If you’re told that your child needs a frenectomy, there’s no need to panic just because it’s a scary-sounding term! It’s actually a quite simple procedure. But what exactly is it? And what are the symptoms that make it necessary? That’s the topic of this article.
What Is a Frenectomy?
The term “frenectomy” is based on “frenulum,” which refers to a small piece of tissue that prevents an organ in the body from moving too far. The lingual frenulum is the tight cord underneath the tongue that keeps it properly secured to its resting position. There are also two labial frenula (the plural of frenulum) that attach the upper lip to the upper jaw, and the lower lip to the lower jaw.
If a particular frenulum is too tight, it can lead to various problems. A frenectomy is the simple procedure by which the frenulum is severed and typically removed to create more freedom of movement. It’s a low-risk, outpatient procedure with a high rate of success. With this basic background in mind, here are 5 signs that a frenectomy might be necessary:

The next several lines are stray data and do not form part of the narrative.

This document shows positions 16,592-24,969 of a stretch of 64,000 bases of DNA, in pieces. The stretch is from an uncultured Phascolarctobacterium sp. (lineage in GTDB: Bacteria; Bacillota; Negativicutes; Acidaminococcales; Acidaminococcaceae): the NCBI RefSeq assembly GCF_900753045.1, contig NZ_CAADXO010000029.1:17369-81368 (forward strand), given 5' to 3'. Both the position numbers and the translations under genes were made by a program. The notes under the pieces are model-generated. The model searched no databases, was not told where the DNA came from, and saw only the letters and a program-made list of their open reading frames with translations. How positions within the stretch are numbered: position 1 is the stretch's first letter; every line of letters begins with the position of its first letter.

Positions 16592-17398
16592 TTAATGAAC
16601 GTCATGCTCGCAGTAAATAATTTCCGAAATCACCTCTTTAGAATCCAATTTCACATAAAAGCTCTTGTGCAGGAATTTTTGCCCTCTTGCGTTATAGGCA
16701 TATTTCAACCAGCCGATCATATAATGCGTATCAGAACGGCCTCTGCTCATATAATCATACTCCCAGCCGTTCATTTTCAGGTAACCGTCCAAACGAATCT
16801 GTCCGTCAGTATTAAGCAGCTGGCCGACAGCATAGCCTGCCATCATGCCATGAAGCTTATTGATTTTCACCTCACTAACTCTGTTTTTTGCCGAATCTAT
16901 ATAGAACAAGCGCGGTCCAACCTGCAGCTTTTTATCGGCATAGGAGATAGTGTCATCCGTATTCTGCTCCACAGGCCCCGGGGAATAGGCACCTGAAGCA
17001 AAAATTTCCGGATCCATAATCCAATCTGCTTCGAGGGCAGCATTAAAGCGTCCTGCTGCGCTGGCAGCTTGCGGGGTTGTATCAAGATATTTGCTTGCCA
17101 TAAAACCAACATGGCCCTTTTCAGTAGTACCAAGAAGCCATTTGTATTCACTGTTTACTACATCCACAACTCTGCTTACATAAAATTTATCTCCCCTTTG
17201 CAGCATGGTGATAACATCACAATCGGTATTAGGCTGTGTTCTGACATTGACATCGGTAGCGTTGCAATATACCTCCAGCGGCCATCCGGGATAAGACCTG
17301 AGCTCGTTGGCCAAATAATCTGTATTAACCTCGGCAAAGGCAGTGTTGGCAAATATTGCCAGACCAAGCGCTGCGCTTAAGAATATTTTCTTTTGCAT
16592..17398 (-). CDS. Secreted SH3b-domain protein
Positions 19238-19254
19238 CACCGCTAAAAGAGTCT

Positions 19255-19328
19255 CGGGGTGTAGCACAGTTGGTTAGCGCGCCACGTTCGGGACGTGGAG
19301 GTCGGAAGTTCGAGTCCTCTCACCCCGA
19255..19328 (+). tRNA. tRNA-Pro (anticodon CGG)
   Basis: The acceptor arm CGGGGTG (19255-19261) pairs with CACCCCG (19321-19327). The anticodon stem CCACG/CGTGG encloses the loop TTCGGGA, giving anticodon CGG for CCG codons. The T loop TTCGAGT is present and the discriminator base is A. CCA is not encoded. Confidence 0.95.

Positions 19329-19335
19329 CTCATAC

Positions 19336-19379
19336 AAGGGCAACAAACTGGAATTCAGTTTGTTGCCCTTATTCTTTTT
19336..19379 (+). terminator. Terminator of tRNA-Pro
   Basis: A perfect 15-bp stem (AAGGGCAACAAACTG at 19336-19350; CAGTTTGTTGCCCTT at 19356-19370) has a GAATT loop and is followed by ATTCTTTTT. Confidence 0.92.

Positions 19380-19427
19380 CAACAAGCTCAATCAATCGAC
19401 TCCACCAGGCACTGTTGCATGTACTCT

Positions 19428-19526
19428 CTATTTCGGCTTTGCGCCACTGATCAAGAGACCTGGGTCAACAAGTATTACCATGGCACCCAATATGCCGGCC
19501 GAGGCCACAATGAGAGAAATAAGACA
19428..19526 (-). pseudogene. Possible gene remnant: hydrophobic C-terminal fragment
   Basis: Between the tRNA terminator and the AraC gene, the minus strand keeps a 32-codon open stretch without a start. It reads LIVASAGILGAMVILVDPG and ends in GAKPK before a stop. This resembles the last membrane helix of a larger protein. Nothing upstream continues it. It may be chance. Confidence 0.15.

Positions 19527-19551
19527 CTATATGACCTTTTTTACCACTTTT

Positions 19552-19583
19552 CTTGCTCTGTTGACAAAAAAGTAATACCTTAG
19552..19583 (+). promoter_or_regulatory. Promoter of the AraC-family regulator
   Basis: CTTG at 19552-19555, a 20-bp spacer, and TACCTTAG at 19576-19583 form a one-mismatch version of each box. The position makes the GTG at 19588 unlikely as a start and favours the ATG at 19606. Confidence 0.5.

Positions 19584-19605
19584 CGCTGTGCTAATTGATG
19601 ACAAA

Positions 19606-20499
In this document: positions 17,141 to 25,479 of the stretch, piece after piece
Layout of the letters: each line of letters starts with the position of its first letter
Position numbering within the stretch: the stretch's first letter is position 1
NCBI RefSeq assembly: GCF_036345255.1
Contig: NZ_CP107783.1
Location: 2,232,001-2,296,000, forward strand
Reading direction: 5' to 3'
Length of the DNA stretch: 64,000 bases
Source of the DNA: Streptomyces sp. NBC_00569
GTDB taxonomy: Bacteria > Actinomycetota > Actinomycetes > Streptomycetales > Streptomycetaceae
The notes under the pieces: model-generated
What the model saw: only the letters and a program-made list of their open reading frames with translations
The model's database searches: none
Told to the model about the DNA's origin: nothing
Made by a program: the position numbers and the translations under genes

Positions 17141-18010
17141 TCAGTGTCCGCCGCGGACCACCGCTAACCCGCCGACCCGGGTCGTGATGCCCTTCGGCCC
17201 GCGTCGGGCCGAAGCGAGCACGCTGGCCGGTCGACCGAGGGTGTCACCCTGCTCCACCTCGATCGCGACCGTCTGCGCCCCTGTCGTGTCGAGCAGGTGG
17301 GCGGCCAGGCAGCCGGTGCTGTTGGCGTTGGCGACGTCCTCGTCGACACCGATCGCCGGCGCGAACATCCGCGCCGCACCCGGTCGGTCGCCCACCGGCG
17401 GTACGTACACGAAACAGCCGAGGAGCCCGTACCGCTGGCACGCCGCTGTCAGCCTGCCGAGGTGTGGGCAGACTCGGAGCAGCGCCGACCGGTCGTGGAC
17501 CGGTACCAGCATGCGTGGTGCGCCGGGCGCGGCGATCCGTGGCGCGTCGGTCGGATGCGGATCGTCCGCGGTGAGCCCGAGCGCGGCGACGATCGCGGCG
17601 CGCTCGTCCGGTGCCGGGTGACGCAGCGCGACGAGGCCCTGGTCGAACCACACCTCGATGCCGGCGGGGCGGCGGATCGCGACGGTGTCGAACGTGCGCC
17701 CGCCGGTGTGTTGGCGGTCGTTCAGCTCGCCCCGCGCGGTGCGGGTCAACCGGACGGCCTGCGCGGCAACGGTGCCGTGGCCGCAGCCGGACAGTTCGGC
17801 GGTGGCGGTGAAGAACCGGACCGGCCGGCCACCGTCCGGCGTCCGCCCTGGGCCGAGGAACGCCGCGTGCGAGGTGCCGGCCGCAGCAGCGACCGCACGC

1. Difficulty Eating
An overly-tight lingual frenulum—often referred to as being “tongue-tied”—can make normal swallowing difficult. In the case of infants, it can cause problems with breastfeeding, often necessitating the need for a frenectomy before newborns are discharged from the hospital. However, some specialists recommend a wait-and-see approach, because it’s possible the problem could correct itself or simply not be problematic.
2. Speech Impediments
Considering the role of the tongue in speaking, being “tongue-tied” can also make it difficult to speak normally. Any resulting lisping or other abnormal speech patterns can often be corrected with a frenectomy.
3. Open Mouth Breathing
If the upper labial frenulum is too tight, it can prevent the mouth from properly closing, which causes open mouth breathing. In children, this so-called “open mouth posture” impairs the development of nose breathing and can also cause gum recession.
4. Gap Between Two Upper Front Teeth
Another problem with an overly-tight upper labial frenulum is it can lead to a gap in the upper front teeth. Although this is usually just an aesthetic problem, a frenectomy is often recommended.
5. Gum recession
Because the labial frenulum (both upper and lower) is close to the edge of your gum tissue, if it is too short or tight it creates extra tension which can cause gum recession if not corrected.
If your child is having any of these symptoms, contact us today at Dental Solutions of Columbus! We look forward to seeing you!